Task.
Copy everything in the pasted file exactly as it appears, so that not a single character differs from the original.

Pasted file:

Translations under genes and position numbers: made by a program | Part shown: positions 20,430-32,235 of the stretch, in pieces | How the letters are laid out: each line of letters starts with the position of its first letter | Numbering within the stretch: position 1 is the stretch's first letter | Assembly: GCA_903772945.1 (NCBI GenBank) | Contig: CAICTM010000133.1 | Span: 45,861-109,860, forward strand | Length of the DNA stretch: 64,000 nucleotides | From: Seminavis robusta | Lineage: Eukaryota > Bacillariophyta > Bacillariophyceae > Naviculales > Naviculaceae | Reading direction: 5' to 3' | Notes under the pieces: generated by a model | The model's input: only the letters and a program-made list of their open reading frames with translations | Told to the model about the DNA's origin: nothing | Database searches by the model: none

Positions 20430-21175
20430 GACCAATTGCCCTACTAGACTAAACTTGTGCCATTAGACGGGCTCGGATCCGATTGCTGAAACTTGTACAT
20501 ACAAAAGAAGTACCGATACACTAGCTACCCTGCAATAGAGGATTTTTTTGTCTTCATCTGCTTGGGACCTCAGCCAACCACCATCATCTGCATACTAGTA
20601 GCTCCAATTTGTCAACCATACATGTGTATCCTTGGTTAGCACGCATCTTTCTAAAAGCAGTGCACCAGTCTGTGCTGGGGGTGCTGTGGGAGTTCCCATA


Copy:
Translations under genes and position numbers: made by a program | Part shown: positions 20,430-32,235 of the stretch, in pieces | How the letters are laid out: each line of letters starts with the position of its first letter | Numbering within the stretch: position 1 is the stretch's first letter | Assembly: GCA_903772945.1 (NCBI GenBank) | Contig: CAICTM010000133.1 | Span: 45,861-109,860, forward strand | Length of the DNA stretch: 64,000 nucleotides | From: Seminavis robusta | Lineage: Eukaryota > Bacillariophyta > Bacillariophyceae > Naviculales > Naviculaceae | Reading direction: 5' to 3' | Notes under the pieces: generated by a model | The model's input: only the letters and a program-made list of their open reading frames with translations | Told to the model about the DNA's origin: nothing | Database searches by the model: none

Positions 20430-21175
20430 GACCAATTGCCCTACTAGACTAAACTTGTGCCATTAGACGGGCTCGGATCCGATTGCTGAAACTTGTACAT
20501 ACAAAAGAAGTACCGATACACTAGCTACCCTGCAATAGAGGATTTTTTTGTCTTCATCTGCTTGGGACCTCAGCCAACCACCATCATCTGCATACTAGTA
20601 GCTCCAATTTGTCAACCATACATGTGTATCCTTGGTTAGCACGCATCTTTCTAAAAGCAGTGCACCAGTCTGTGCTGGGGGTGCTGTGGGAGTTCCCATA